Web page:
The study was designed by P.V., S.M., S.v.V. and J.E.; C.V.d.H. generated all stable cell lines and analysed ATP13A2 knockdown; J.-P.D. performed and analysed the CRISPR experiments; R.V. and J.P.K. synthesized BODIPY-labelled polyamine analogues; J.P.K performed and analysed acidic nanoparticle preparations; S.v.V performed and analysed the biochemical experiments (except Extended Data Fig. 2f by V. Benoy); J.L. contributed to the ATP13A2 purification protocol; S.M. performed and analysed the cell biology experiments; B.G. performed metabolomics; G.G. isolated mouse neurons; E.L. and J.Z. performed C. elegans experiments; and P.V., S.v.V. and S.M. wrote the manuscript, which was reviewed by all authors.

Corresponding author

Correspondence to Peter Vangheluwe.

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Competing interests

Patent WO-2018002350-A1 of KU Leuven describes methods for detecting compounds with therapeutic use that target ATP13A2 or related isoforms using biological material and assays described in the current manuscript. A second patent of KU Leuven describing ATP13A2 cell models described in this manuscript has also been filed.

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Peer review information Nature thanks Guillaume Lenoir, Hanne Poulsen, Taiji Tsunemi and the other, anonymous, reviewer(s) for their contribution to the peer review of this work.

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Extended data figures and tables

Extended Data Fig. 1 ATP13A2 is a polyamine transporter.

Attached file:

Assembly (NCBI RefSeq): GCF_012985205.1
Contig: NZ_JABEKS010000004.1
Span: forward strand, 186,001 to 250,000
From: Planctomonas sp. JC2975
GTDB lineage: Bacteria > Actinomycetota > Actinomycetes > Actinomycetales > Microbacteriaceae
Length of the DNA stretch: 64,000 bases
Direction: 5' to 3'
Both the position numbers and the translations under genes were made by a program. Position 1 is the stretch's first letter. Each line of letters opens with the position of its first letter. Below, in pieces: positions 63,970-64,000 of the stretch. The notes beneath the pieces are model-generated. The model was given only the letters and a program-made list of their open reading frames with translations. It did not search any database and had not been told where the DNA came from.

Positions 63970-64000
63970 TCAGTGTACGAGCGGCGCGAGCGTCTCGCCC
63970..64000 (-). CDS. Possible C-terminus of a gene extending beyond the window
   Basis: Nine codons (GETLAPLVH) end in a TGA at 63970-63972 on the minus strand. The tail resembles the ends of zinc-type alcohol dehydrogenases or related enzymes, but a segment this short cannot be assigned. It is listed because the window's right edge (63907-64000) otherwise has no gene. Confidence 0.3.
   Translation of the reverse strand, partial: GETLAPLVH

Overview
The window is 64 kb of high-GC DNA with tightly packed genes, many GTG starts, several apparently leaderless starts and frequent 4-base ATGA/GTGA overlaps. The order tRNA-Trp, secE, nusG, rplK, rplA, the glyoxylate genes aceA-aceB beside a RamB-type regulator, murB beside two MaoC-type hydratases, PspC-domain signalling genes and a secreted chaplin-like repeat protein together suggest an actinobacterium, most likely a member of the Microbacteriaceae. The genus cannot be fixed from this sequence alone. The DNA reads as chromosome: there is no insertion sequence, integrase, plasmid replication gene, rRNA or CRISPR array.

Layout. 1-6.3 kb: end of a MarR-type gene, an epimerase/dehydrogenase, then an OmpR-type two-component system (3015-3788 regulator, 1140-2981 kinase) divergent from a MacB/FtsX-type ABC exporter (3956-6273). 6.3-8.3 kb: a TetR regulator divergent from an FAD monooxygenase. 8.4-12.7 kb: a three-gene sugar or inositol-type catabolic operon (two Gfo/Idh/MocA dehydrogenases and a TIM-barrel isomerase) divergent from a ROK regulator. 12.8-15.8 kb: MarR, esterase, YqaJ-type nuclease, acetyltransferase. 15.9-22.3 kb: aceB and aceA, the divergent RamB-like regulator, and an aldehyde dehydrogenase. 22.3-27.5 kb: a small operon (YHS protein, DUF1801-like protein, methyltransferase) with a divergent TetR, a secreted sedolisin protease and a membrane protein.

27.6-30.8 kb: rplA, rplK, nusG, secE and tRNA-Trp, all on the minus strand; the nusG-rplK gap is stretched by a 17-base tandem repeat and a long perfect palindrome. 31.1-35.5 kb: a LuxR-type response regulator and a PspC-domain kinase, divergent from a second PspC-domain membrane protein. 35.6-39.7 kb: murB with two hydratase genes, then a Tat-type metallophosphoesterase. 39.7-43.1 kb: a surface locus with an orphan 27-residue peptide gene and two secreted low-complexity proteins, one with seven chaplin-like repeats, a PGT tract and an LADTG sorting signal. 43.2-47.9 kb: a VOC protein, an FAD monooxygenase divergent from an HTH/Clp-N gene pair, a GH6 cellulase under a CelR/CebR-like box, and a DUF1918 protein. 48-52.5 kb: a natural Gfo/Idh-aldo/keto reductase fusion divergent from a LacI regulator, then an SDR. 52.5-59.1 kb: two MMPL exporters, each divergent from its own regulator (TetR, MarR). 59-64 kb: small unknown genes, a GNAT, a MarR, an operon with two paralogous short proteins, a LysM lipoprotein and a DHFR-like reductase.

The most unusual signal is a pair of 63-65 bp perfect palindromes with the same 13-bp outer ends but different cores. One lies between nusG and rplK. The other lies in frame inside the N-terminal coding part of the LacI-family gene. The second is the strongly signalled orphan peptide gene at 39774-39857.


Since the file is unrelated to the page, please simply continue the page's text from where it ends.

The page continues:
ad, The ATPase activity of ATP13A2 was measured in solubilized microsomes (5 μg) collected from SH-SY5Y cells stably overexpressing wild-type ATP13A2 (WT-OE) in the presence of 100 nM CaCl2, MnCl2, ZnCl2 or FeCl3 and 100 μM SPD or SPM (D508N-OE as a negative control, wild type was referenced from Fig. 1b) (a) or in the presence of the indicated doses of inorganic ions and heavy metals CaCl2, MnCl2, ZnCl2 or FeCl3 (b), diamines (cadaverine, agmatine and the amino acid l-arginine) (c), monoamines (dopamine and histamine) (d) and acetylated polyamines (N1-acetylspermine, N8-acetylspermidine or N1-acetylspermidine) (e). As a reference for ce, we plotted the dose–response curve of SPM from Fig. 1b. f, Microsomes (20 μg) collected from SH-SY5Y cells that overexpress ATP13A2 were incubated for 60 s with [γ-32P]ATP in the presence of 10 mM ornithine (ORN) or SPM (referenced from Fig. 1c). Left, a representative autoradiogram of the phosphoenzymes (EP); right, quantification. CON, control. g, The ATPase activity of purified ATP13A2 was assessed after 1 mM SPM was administered in the presence or absence of 0.25 mM orthovanadate (ORTH), a general P-type ATPase inhibitor (supplemented with 125 μM phosphatidic acid/PtdIns(3,5)P2; conditions (−) and (−)/SPM refer to Fig. 1f). h, Purified ATP13A2 was incubated with [γ-32P]ATP in the presence of 1 mM SPM, and radioactivity of the phospho-intermediate was assessed by scintillation counting. i, Comparison of the pulse (5 μM, 15 min) chase (105 min, medium) BODIPY–SPM uptake in KO/WT and KO/D508N cell lines by confocal microscopy. Cells were subsequently stained with LAMP1 and imaged with the same laser settings by confocal microscopy. DAPI was used to visualize the nuclei. Scale bar, 5 μm. j, Line intensity plots of the indicated dashed lines in Fig. 2d. k, Analysis of the Pearson’s coefficient of LAMP1 and BODIPY–SPM for the images in Fig. 2d (KO/WT, 78 images; KO/D508N, 85 images). l, Mean fluorescence intensities (MFI) of BODIPY in DAPI-positive regions of samples shown in Fig. 2d (KO/WT, 233 nuclei; KO/D508N, 243 nuclei). Data are presented as the mean ± s.e.m. or mean with individual data points shown (points represent replicates), with n = 3 independent biological experiments. Analysis was carried out using one-way ANOVA with Dunnett’s (f) or Tukey’s (a, g) corrections, or by two-tailed t-tests (unpaired, h or Welch’s, k, l). Fitted lines are semi-log lines (b) or nonlinear allosteric sigmoidal association (ce). For gel source data, see Supplementary Fig. 1.